Both product owners (POs) and product managers (PMs) have “product” in their titles. Both roles connect people to the customer to ensure we’re building the right thing. Both roles rely on data to inform decisions and spot trends by correlating that data to everything that’s going on across the organization. Both roles manage backlogs. And both roles make customers happy. So, what’s the difference between a PO and a PM?
Product managers concentrate on the program backlog and features, look one to three program increments ahead, and focus on product viability. They collaborate with business owners and those at the solution and strategic levels within SAFe®. Product owners concentrate on the team backlog and stories, look one to three months ahead, collaborate with the team, and focus on product feasibility.
Seems straightforward enough, but we’ve heard feedback from people in the field that the PO-PM structure within SAFe isn’t so great.
“I’ve trained dozens of teams who are using SAFe and I have never seen this work well. The Product Owners are disconnected from their users and incapable of creating effective solutions for them that really solve their problems, because they do not understand the problems well. The Product Managers are essentially ‘waterfalling’ down the requirements to them and the teams are not allowed to prove if these are the right things to build or not. No one is doing validation work.”
—Melissa Perri, Product Manager vs. Product Owner
The feature factory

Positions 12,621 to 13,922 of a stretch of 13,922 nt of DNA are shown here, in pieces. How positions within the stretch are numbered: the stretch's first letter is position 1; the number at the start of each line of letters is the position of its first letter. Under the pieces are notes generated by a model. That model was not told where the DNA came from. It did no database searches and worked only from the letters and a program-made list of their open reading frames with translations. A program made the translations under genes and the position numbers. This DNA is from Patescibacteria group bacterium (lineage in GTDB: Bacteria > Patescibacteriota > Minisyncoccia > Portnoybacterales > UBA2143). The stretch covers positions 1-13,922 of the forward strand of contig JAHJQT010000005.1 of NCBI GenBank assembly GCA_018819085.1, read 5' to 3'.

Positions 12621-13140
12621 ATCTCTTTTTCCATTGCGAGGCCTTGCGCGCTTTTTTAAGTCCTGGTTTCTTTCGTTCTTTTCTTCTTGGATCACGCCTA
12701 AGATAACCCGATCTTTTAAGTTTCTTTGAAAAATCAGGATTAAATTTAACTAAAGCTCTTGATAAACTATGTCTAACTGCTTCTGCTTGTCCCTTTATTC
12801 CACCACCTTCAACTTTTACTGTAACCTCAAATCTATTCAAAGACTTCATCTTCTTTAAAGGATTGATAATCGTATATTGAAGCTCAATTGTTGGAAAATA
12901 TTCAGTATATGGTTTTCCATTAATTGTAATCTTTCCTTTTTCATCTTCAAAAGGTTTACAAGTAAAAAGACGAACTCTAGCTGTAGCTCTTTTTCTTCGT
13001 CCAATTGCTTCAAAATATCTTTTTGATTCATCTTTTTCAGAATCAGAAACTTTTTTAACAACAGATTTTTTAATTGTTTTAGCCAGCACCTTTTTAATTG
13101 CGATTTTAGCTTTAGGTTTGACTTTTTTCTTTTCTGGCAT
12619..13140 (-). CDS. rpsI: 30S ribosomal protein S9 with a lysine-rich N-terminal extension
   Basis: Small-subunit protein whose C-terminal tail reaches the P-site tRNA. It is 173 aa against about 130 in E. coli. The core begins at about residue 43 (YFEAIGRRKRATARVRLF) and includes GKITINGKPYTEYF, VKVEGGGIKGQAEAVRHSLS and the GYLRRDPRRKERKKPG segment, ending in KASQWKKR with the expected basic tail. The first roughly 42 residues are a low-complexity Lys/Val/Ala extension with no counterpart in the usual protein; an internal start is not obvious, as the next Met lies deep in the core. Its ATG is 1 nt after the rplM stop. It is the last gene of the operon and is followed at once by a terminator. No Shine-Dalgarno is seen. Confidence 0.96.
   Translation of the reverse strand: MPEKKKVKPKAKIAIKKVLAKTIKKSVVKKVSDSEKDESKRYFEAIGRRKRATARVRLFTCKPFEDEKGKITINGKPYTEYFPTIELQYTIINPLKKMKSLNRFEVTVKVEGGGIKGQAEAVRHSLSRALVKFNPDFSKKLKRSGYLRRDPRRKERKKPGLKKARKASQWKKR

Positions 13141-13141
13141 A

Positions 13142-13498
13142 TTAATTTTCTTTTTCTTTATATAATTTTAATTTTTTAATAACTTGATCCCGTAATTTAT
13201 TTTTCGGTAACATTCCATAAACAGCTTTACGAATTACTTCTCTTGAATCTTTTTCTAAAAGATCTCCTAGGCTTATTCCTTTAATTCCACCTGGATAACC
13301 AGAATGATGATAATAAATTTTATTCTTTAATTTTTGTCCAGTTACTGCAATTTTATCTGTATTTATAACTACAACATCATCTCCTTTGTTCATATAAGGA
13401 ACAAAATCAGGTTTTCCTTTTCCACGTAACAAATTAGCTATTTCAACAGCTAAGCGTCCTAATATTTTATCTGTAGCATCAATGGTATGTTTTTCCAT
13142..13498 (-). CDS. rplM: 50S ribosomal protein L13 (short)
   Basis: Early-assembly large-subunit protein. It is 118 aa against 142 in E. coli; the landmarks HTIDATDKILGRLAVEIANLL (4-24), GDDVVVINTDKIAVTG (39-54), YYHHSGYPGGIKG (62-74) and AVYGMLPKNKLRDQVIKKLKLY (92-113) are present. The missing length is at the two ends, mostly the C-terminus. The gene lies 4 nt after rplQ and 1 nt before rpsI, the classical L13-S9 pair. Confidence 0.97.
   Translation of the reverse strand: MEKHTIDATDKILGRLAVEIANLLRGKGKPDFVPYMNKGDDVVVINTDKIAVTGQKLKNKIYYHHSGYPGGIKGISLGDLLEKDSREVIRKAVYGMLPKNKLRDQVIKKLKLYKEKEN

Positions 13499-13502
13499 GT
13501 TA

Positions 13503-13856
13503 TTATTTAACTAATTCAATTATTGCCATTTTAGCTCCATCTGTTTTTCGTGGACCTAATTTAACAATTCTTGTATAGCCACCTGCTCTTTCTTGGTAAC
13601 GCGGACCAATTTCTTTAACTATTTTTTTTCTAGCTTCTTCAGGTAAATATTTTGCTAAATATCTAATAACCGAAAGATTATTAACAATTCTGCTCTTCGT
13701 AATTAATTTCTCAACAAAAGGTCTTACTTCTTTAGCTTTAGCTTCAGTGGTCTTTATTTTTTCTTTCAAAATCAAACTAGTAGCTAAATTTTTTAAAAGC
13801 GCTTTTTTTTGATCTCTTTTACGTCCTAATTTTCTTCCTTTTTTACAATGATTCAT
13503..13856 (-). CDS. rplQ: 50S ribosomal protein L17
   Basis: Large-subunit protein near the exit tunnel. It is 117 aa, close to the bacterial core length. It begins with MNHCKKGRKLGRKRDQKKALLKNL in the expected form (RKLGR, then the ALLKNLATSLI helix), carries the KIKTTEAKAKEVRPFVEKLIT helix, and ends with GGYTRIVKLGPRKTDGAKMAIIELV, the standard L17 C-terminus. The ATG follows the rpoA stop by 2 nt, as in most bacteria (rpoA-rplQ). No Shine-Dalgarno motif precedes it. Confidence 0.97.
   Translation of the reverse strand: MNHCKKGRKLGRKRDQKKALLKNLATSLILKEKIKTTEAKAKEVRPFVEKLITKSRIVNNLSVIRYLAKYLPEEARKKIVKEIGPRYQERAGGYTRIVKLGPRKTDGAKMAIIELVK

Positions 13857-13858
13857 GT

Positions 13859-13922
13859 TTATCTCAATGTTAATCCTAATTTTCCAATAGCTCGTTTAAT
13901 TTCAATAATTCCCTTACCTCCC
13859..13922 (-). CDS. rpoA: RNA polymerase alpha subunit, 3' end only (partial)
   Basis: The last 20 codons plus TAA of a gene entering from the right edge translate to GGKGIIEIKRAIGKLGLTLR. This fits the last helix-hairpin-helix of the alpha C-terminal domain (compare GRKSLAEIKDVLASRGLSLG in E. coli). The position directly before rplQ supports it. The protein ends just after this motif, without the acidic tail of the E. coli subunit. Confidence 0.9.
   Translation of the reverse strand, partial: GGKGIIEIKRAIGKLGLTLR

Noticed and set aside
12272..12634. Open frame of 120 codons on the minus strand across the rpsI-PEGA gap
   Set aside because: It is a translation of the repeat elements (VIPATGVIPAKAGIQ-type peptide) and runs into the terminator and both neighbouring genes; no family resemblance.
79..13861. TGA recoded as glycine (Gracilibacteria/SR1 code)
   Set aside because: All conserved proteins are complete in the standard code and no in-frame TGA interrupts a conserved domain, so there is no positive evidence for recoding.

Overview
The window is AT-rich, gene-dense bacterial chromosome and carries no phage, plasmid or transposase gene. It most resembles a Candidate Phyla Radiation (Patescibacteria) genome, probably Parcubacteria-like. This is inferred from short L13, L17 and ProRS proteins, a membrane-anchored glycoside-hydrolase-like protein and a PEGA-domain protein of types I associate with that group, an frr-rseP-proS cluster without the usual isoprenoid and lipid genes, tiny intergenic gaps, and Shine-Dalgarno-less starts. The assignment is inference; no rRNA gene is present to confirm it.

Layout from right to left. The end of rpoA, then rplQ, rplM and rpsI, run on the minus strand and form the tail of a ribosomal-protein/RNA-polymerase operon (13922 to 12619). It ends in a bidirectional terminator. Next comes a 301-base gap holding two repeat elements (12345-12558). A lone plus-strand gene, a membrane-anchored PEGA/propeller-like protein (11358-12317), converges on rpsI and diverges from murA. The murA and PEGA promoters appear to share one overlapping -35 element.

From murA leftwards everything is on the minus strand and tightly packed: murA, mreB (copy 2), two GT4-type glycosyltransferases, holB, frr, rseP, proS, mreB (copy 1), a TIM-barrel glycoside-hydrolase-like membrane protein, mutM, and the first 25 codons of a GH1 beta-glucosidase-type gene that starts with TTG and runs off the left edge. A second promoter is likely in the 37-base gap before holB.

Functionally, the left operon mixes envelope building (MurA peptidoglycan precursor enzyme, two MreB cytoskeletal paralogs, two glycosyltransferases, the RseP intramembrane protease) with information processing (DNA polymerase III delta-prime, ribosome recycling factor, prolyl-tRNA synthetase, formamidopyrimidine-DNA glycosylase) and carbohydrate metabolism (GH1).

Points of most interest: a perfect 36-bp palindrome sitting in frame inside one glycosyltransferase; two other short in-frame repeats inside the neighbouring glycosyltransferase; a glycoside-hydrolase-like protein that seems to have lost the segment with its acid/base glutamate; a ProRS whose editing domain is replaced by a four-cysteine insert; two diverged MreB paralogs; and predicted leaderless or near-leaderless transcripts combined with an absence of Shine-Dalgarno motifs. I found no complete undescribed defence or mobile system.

What’s described above is something many call “the feature factory.” Organizations quickly fall into the feature-factory trap when POs stop talking to external customers, going with the word of the PM instead and losing sight of the user’s needs. It also happens when PMs become disconnected from the teams, choosing to write requirements that are handed off to POs instead of aligning with teams and POs on objectives about how to best achieve them. By not connecting with the team, over time, PMs start making all the decisions on their own and there’s no room for teams to provide ideas to their own backlogs—essentially ‘waterfalling’ their PIs as described above and creating a culture of meeting acceptance criteria instead of focusing on objectives.
We often also see feature factories when PMs and POs never say “no” to requests from customers or business owners. Catering to the desires of a few large clients or to executives’ individual objectives can cause PMs and POs to drop validation work and strategy in response to those requests. Without validation work, there aren’t any clear pivot-or-persevere moments for checking in to see if we’re understanding the problem correctly or even solving their problems. Instead, we’re practicing waterfall and calling it SAFe.
In this blog series, William Kammersell, our curriculum product manager, and I will share practices to help you avoid the feature factory and create a healthy PO-PM relationship that drives product success.
Read the next post in the series here.